Authored By: Mitchell James Muro, Product Marketing Manager at Check Point Software Technologies
On an ordinary Friday morning in February 2021, the city of Oldsmar, Florida, woke up to discover that their water system had been hacked. An intruder had broken in and attempted to poison city residents by boosting the quantity of sodium hydroxide (lye) in the water to toxic levels.
Fortunately, city employees noticed the intrusion immediately and stopped the hacker. And after the hack, they were quick to reassure residents that this proved their current safety measures were effective. But were they?
If you’re a manufacturer of IoT-connected devices, this scenario is probably your worst nightmare. Even though nothing ultimately happened, and failsafes were in place, it’s still a frightening proof of concept of one chillingly simple idea: As a manufacturer, you can’t assume your device is safe or unlikely to be attacked.
Hackers go where the juiciest prizes can be found; as IoT use cases expand, this entire area becomes a more and more attractive target. When you’re building IoT devices, you must be aware of this expanding threat landscape. Now, more than ever, you must secure your devices out of the box to protect your customers from cyber attacks.
Today, there are simple tools that can help you do that and companies you can partner with to make your job—designing secure IoT devices—much easier.
IoT Hacking: The Expanding Threat Landscape
What types of products are most vulnerable to IoT hacking? The answer is alarming: All of them.
Hackers are on the prowl for:
Automotive devices: Awareness around just how vulnerable connected vehicles are has grown, since a team of security specialists managed to exploit a Jeep SUV and drive it off the road. According to a McKinsey report, “Today’s cars have up to 150 ECUs [electronic control units] and about 100 million lines of code; by 2030, many observers expect them to have roughly 300 million lines of software code,” making them more complex than a passenger aircraft.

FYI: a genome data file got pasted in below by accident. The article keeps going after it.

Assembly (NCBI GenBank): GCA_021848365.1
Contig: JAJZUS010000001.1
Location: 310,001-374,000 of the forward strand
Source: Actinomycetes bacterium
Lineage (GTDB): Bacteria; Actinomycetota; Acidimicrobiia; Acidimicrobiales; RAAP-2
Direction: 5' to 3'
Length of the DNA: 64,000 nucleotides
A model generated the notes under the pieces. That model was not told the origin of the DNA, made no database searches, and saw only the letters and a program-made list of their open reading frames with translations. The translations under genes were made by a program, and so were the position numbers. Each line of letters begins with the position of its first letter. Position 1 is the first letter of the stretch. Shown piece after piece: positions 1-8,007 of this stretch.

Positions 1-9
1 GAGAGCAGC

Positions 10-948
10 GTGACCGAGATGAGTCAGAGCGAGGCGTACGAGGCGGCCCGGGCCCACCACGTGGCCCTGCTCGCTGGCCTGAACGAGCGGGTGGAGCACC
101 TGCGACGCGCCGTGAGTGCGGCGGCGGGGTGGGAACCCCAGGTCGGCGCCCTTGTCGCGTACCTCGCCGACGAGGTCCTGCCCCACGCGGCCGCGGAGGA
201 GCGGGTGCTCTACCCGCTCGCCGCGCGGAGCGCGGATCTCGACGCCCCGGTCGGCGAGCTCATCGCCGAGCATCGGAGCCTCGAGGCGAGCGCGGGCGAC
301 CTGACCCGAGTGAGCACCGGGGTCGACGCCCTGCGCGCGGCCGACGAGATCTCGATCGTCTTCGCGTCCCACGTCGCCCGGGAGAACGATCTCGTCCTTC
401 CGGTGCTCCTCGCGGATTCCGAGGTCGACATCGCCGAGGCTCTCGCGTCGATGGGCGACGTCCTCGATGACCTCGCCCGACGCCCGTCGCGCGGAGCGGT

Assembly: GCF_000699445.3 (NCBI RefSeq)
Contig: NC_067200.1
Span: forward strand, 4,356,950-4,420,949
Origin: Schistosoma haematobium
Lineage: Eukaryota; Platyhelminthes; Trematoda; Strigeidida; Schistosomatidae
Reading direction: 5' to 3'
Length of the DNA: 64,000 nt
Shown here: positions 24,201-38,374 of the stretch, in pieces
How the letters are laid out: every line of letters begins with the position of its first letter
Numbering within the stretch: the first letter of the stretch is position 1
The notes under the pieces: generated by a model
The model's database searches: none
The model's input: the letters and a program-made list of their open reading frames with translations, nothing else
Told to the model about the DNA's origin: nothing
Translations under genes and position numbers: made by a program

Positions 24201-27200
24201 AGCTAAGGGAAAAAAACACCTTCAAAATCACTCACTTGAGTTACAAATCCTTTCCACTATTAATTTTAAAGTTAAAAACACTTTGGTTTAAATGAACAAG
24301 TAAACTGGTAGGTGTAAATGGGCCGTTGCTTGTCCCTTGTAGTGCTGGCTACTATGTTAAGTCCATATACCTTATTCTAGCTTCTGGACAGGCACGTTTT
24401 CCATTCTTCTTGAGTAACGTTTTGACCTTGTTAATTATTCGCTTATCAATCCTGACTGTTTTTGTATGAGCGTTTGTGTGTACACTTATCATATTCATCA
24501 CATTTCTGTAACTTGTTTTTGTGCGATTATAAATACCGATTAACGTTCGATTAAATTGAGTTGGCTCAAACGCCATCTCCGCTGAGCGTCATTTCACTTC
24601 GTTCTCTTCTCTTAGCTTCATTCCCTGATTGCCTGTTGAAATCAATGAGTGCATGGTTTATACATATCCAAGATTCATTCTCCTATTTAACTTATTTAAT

Medical devices: The St. Jude’s Medical implantable cardiac device was released with a vulnerability that could let hackers threaten patients’ lives. While it seems unlikely that hackers would have literally stopped patients’ hearts, this would have made an easy target for significant ransom demands.
Critical infrastructure: This type of attack includes DDoS attacks that have taken down heating and cooling systems. With IoT now controlling everything from garage doors to building security to lighting and projection systems, the potential for mayhem should hackers gain access is nearly infinite. Plus, IoT devices serve as a back door into the company’s network, giving hackers root access and letting them alter source code and move freely throughout the network, threatening sensitive servers and data.
Some of the more common types of IoT hacking are becoming so common that when camera systems are hacked or vulnerabilities discovered, it barely makes the news anymore.
Multi-Faceted Attack Fronts
What makes these devices particularly vulnerable?
Lack of unified standards and regulation for IoT devices
Insecure and “always-on” network access
Third-party components may contain vulnerabilities
Difficult to implement software-based security (We’ll return to this point later.)
On top of these issues, a majority of IoT devices are shipped with weak passwords, and network managers rarely—if ever—alter the default password, let alone change the password regularly, as security experts and government authorities advise.
Today, the threat goes far beyond tech devices like routers, medical devices, and industrial controllers. Any device, even something as trivial as a fish tank could be a source for data leakage: baby monitors, watches, webcams, smart TVs, vacuum cleaners, printers, and even toys.
Attacks may fall into one or more of a few categories: